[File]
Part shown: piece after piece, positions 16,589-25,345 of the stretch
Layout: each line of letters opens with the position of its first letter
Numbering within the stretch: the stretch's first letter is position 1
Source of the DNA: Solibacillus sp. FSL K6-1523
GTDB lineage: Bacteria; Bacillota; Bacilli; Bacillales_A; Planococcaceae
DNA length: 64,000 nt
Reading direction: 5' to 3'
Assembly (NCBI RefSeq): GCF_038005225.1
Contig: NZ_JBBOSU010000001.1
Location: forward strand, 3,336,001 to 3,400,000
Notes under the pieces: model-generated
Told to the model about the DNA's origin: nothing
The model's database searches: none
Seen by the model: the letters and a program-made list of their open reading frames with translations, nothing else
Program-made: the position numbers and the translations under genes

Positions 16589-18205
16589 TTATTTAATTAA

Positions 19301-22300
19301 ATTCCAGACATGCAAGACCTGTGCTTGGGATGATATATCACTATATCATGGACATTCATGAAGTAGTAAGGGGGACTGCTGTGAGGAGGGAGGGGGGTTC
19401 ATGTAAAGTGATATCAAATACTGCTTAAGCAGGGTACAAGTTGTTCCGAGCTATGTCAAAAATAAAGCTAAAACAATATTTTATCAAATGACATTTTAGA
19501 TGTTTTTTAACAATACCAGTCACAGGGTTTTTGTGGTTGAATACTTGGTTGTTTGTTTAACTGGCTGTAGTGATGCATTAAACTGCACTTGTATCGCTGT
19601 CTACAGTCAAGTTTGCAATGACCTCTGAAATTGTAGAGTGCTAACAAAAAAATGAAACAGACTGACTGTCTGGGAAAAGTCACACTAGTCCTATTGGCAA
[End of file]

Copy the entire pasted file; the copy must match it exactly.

Part shown: piece after piece, positions 16,589-25,345 of the stretch
Layout: each line of letters opens with the position of its first letter
Numbering within the stretch: the stretch's first letter is position 1
Source of the DNA: Solibacillus sp. FSL K6-1523
GTDB lineage: Bacteria; Bacillota; Bacilli; Bacillales_A; Planococcaceae
DNA length: 64,000 nt
Reading direction: 5' to 3'
Assembly (NCBI RefSeq): GCF_038005225.1
Contig: NZ_JBBOSU010000001.1
Location: forward strand, 3,336,001 to 3,400,000
Notes under the pieces: model-generated
Told to the model about the DNA's origin: nothing
The model's database searches: none
Seen by the model: the letters and a program-made list of their open reading frames with translations, nothing else
Program-made: the position numbers and the translations under genes

Positions 16589-18205
16589 TTATTTAATTAA

Positions 19301-22300
19301 ATTCCAGACATGCAAGACCTGTGCTTGGGATGATATATCACTATATCATGGACATTCATGAAGTAGTAAGGGGGACTGCTGTGAGGAGGGAGGGGGGTTC
19401 ATGTAAAGTGATATCAAATACTGCTTAAGCAGGGTACAAGTTGTTCCGAGCTATGTCAAAAATAAAGCTAAAACAATATTTTATCAAATGACATTTTAGA
19501 TGTTTTTTAACAATACCAGTCACAGGGTTTTTGTGGTTGAATACTTGGTTGTTTGTTTAACTGGCTGTAGTGATGCATTAAACTGCACTTGTATCGCTGT
19601 CTACAGTCAAGTTTGCAATGACCTCTGAAATTGTAGAGTGCTAACAAAAAAATGAAACAGACTGACTGTCTGGGAAAAGTCACACTAGTCCTATTGGCAA